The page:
Another excellent feature that was introduced as part of the EPM 11 release was the support for varying attributes. Varying attributes help in providing different perspectives of multiple attributes of a dimension over time. One can visualize this as SCD 2 in a relational world. For example, lets take the Sample –> Basic cube and look at the various attributes that have been defined.
As you see, this cube has 5 different attributes defined on Product and Market dimensions. As of 9.3.1 release of Essbase one can have only static attributes defined. If varying attributes had to be defined, they had to be modeled as separate individual dimensions. Static attributes are those attributes that remain constant for a specific member. For example, lets assume that a product X has a static weight of Y ounces when it was introduced. If the manufacturing company decides to repackage the product X with a weight of Z ounces, then as of 9.3.1 release all the sales data mapped to Y ounces would switch over to Z ounces(similar to SCD-1 in a relational DW world). But in most cases, we want to see the sales data corresponding to their weights so that one can analyze the sales drop or increase due to the new product packaging. This is called as varying attributes over time. Sometimes, the same product X can be packaged with Y and Z ounces depending on Market. In this case, the weight varies over Time as well as Market.
With the advent of EPM 188.8.131.52, one can enable tracking of metrics over varying attributes as well. In the above outline, lets take the example of Pkg Type attribute. This has 2 values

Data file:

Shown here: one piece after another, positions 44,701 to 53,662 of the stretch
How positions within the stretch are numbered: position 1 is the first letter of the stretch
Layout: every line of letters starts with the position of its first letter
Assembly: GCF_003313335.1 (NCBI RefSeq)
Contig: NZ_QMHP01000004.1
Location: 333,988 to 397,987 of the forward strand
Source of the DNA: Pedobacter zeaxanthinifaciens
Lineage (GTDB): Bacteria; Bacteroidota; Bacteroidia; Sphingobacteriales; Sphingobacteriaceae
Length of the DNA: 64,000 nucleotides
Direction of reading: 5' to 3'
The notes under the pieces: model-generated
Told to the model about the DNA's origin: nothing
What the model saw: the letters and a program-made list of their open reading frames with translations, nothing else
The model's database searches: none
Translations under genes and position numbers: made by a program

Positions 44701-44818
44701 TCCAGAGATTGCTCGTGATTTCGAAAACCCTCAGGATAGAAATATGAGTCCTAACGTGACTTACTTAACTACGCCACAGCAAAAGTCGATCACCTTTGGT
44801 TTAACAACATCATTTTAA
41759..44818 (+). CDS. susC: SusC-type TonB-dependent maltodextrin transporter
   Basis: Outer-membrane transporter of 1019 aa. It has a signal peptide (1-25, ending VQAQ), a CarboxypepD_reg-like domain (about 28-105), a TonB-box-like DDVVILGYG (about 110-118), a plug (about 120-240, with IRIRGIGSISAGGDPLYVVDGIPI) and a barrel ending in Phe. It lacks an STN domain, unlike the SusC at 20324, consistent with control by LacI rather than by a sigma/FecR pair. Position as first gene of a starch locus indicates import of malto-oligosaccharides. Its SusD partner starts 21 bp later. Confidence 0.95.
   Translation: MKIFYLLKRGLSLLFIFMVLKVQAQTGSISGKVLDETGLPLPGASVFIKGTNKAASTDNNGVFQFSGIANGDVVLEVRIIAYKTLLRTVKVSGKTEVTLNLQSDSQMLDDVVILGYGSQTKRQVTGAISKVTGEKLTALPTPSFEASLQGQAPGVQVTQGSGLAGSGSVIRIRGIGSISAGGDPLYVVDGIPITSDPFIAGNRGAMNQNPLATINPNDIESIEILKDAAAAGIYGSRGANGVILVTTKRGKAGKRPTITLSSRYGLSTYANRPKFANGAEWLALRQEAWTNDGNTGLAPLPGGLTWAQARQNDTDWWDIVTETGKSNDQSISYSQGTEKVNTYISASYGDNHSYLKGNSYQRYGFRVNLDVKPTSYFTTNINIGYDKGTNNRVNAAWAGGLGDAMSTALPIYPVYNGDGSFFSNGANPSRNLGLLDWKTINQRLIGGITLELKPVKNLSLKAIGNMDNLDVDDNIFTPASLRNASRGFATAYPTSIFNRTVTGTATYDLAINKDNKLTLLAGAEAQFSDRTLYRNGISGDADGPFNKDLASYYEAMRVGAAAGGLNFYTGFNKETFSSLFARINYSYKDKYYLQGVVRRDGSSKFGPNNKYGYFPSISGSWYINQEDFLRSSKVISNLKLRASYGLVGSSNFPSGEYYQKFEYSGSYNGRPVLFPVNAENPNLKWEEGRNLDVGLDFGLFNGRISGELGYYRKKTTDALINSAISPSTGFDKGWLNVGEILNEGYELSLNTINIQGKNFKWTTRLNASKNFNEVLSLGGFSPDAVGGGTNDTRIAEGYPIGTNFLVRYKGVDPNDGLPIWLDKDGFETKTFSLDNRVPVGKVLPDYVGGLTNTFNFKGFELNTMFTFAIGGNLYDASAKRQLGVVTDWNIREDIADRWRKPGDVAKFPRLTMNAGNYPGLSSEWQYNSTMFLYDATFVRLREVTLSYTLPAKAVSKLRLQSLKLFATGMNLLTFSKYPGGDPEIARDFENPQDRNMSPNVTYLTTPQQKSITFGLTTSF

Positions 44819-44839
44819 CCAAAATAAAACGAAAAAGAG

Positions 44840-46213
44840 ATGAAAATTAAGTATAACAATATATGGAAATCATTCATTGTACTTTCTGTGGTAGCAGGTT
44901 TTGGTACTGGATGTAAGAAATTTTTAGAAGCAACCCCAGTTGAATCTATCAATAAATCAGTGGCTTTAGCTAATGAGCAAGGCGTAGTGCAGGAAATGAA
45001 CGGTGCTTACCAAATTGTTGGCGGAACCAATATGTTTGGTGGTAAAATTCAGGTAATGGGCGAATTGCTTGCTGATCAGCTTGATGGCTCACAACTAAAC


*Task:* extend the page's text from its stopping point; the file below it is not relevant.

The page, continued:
This packaging can vary for products across multiple Markets. Also the packaging can vary for a product in a specific market over time. To enable varying attributes, one would have to first enable this feature while creating an outline or later.
In order enable the attribute Pkg Type on the product dimension, one would have to choose the attribute and the set of independent dimensions. Independent dimensions are those dimensions over which the attribute varies like Market and Time.
Continuous dimensions(in the screenshot above) are typically those dimensions like Time where there is a chronological order and where we can specify a range. After this has been enabled, while setting the attribute for each product, the Market and Time would have to be chosen as well. For continuous attributes, one can specify a range.
For each product set the Time range over which it is planned to be sold and also the market. In the above example, the product 100-10 is sold in New York Market from Jan till Dec in Bottle Type and in the Massachusetts Market from Jan to Dec in Can type. The same kind of association would have to be done for each and every Market for the corresponding Pkg Type.
The above basically provides a relational visualization in a multi-dimensional cube. This also provides analysis of data in multiple perspectives. For example, we might be needing a report wherein we would like to analyze the sales for the list of products that were sold as Bottles in New York from Jan-Dec with a perspective of the attribute setting that we had in July. These kind of queries can be answered pretty easily by Varying attributes. In a future blog entry we shall see how these varying attributes can be leveraged from BI EE. As of the current release in BI EE, one can only use the default query context/perspective. One cannot alter the perspectives due to the limitation of modifying certain parts of the MDX query in BI EE. Having said that, it is possible to leverage the varying attributes using the default perspective. I will cover this in the coming weeks.